Journal cover Journal topic
Geoscientific Instrumentation, Methods and Data Systems An interactive open-access journal of the European Geosciences Union
GI cover
Chief-executive editor:

Executive editors:

Geoscientific Instrumentation, Methods and Data Systems (GI) is an open-access interdisciplinary electronic journal for swift publication of original articles and short communications in the area of geoscientific instruments. It covers three main areas: (i) atmospheric and geospace sciences, (ii) earth science, and (iii) ocean science. A unique feature of the journal is the emphasis on synergy between science and technology that facilitates advances in GI.


New institutional agreement between the TU Darmstadt and Copernicus Publications

27 Dec 2016

Authors from the Technical University Darmstadt will profit from a new institutional agreement with Copernicus Publications starting 1 January 2017. The agreement which is valid for corresponding authors enables a direct settlement of article processing charges (APCs) between the university and the publisher.

Max Planck institutional agreement now for corresponding authors

23 Dec 2016

As of 1 January 2017 the direct settlement of article processing charges (APCs) between the Max Planck Digital Library and Copernicus Publications will be valid for corresponding authors.

Geographical distribution of views now available in journal ALMs

08 Sep 2016

Copernicus Publications has extended the article level metrics (ALMs) by showing the geographical distribution of views. This information is available for articles published after 3 August 2016.

Recent articles

Highlight articles

Ground-penetrating radar (GPR) is a powerful tool that uses electromagnetic waves to obtain 3-dimensional images of natural or man-made structures and subsoil. It is employed in a large variety of applications in which non-destructive investigations are required. This paper deals with the use of GPR for the evaluation of moisture content in wood. The results of our work are of great interest for the preservation of timber structures, as moisture content is highly relevant to wood deterioration.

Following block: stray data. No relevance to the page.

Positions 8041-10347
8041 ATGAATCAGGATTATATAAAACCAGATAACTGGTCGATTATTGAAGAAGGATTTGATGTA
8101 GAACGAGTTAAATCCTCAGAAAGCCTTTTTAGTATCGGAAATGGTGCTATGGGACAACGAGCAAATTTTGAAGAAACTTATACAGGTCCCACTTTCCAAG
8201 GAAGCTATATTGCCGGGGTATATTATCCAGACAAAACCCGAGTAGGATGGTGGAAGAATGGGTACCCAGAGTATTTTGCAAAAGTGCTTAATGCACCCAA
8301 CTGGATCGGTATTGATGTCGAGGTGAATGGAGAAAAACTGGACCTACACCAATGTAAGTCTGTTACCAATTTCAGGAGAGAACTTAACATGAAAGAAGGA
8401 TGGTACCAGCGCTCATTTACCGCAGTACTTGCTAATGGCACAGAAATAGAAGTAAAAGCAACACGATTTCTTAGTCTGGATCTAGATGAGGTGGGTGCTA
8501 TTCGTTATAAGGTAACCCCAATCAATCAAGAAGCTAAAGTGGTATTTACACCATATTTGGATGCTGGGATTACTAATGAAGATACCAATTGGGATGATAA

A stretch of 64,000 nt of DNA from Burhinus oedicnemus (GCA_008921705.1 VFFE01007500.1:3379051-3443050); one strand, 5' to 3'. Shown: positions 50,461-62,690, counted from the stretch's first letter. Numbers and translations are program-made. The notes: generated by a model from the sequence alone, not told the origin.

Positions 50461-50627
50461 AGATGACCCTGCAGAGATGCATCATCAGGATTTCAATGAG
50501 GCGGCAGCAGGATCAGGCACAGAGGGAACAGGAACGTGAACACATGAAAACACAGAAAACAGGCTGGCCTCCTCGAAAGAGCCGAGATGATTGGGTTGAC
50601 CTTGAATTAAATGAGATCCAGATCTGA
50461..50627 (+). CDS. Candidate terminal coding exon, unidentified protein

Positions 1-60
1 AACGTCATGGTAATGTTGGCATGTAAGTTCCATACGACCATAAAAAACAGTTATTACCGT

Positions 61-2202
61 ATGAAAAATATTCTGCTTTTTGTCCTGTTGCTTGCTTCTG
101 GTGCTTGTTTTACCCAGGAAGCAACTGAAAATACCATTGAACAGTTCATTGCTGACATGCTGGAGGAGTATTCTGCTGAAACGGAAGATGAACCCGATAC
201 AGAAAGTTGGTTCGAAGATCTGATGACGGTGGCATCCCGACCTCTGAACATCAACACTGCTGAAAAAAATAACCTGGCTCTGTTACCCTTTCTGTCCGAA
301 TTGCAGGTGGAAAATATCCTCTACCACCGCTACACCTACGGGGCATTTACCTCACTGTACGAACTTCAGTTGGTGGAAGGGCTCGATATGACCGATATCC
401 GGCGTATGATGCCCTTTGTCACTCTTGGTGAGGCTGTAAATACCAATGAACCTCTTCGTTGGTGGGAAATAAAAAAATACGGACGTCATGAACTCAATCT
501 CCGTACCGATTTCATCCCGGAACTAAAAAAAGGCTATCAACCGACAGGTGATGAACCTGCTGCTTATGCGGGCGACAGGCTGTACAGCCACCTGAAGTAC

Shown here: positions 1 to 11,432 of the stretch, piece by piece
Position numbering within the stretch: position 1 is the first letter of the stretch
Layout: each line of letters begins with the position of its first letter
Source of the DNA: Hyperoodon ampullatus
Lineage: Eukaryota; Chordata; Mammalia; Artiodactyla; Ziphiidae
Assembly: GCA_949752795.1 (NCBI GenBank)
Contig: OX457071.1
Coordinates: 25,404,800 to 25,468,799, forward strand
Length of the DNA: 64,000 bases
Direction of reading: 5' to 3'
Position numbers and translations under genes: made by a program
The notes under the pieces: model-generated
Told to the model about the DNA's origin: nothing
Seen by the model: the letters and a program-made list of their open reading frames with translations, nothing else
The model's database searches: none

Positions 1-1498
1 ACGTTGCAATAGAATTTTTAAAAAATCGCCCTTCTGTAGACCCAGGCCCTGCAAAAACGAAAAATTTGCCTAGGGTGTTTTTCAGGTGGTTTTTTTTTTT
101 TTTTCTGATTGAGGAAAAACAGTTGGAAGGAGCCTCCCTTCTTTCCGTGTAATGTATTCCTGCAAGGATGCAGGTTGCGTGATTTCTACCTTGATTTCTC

Hamza Reci, Tien Chinh Maï, Zoubir Mehdi Sbartaï, Lara Pajewski, and Emanuela Kiri

Application of elementary particle physics to the measurements of rock overburden density structures that might be directly applicable to natural resources and undiscovered cave explorations, and even to searching for hidden chambers in historic architectural structures.

H. K. M. Tanaka and M. Ohshiro

Physically based models that predict the properties of snow on the ground are used in many applications, but meteorological input data required by these models are hard to obtain in cold regions. Monitoring at the Sodankyla research station allows construction of model input and evaluation datasets covering several years for the first time in the Arctic. The data are used to show that a sophisticated snow model developed for warmer and wetter sites can perform well in very different conditions.

R. Essery, A. Kontu, J. Lemmetyinen, M. Dumont, and C. B. Ménard

Temperature-sensor-incorporated waders worn by the public can give scientists an additional source of information on stream water-groundwater interaction. A pair of waders was equipped with a thermistor and calibrated in the lab. Field tests in a deep polder ditch with a known localized groundwater contribution showed that the waders are capable of identifying the boil location. This can be used to decide where the most interesting places are to do more detailed and more expensive research.

R. Hut, S. Tyler, and T. van Emmerik

This paper discussed the effect of temperature on the accuracy of submersible strain gauge pressure transducers. The results show that rapid change of temperature introduces errors in the water level reading while the absolute temperature is also related to the sensor errors. The former is attributed to venting and the latter is attributed to temperature compensation effects in the strain gauges. Performance tests are necessary before field deployment to ensure the data quality.

Z. Liu and C. W. Higgins

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